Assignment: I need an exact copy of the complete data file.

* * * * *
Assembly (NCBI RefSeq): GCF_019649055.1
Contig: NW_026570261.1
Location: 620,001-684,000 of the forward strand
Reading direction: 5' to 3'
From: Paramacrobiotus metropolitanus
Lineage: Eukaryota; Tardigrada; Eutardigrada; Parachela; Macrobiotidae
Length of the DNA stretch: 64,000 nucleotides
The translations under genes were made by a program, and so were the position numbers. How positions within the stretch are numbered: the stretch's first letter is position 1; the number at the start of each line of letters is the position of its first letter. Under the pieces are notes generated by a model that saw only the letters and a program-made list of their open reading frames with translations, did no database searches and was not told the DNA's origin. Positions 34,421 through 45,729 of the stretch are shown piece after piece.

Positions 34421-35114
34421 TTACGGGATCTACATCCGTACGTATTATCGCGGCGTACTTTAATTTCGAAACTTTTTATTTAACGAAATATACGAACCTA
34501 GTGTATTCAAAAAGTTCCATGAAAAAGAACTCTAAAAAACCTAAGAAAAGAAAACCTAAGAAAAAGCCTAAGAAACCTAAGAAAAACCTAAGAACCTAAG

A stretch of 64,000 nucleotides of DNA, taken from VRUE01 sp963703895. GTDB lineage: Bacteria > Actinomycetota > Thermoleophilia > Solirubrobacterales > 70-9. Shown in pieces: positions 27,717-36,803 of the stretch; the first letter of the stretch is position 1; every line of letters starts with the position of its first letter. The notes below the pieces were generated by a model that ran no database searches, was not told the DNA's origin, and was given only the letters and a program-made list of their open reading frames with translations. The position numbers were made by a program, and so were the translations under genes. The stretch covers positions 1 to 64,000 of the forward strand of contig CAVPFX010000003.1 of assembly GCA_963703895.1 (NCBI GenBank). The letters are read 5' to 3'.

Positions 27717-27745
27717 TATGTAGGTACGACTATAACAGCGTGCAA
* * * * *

Assembly (NCBI RefSeq): GCF_019649055.1
Contig: NW_026570261.1
Location: 620,001-684,000 of the forward strand
Reading direction: 5' to 3'
From: Paramacrobiotus metropolitanus
Lineage: Eukaryota; Tardigrada; Eutardigrada; Parachela; Macrobiotidae
Length of the DNA stretch: 64,000 nucleotides
The translations under genes were made by a program, and so were the position numbers. How positions within the stretch are numbered: the stretch's first letter is position 1; the number at the start of each line of letters is the position of its first letter. Under the pieces are notes generated by a model that saw only the letters and a program-made list of their open reading frames with translations, did no database searches and was not told the DNA's origin. Positions 34,421 through 45,729 of the stretch are shown piece after piece.

Positions 34421-35114
34421 TTACGGGATCTACATCCGTACGTATTATCGCGGCGTACTTTAATTTCGAAACTTTTTATTTAACGAAATATACGAACCTA
34501 GTGTATTCAAAAAGTTCCATGAAAAAGAACTCTAAAAAACCTAAGAAAAGAAAACCTAAGAAAAAGCCTAAGAAACCTAAGAAAAACCTAAGAACCTAAG

A stretch of 64,000 nucleotides of DNA, taken from VRUE01 sp963703895. GTDB lineage: Bacteria > Actinomycetota > Thermoleophilia > Solirubrobacterales > 70-9. Shown in pieces: positions 27,717-36,803 of the stretch; the first letter of the stretch is position 1; every line of letters starts with the position of its first letter. The notes below the pieces were generated by a model that ran no database searches, was not told the DNA's origin, and was given only the letters and a program-made list of their open reading frames with translations. The position numbers were made by a program, and so were the translations under genes. The stretch covers positions 1 to 64,000 of the forward strand of contig CAVPFX010000003.1 of assembly GCA_963703895.1 (NCBI GenBank). The letters are read 5' to 3'.

Positions 27717-27745
27717 TATGTAGGTACGACTATAACAGCGTGCAA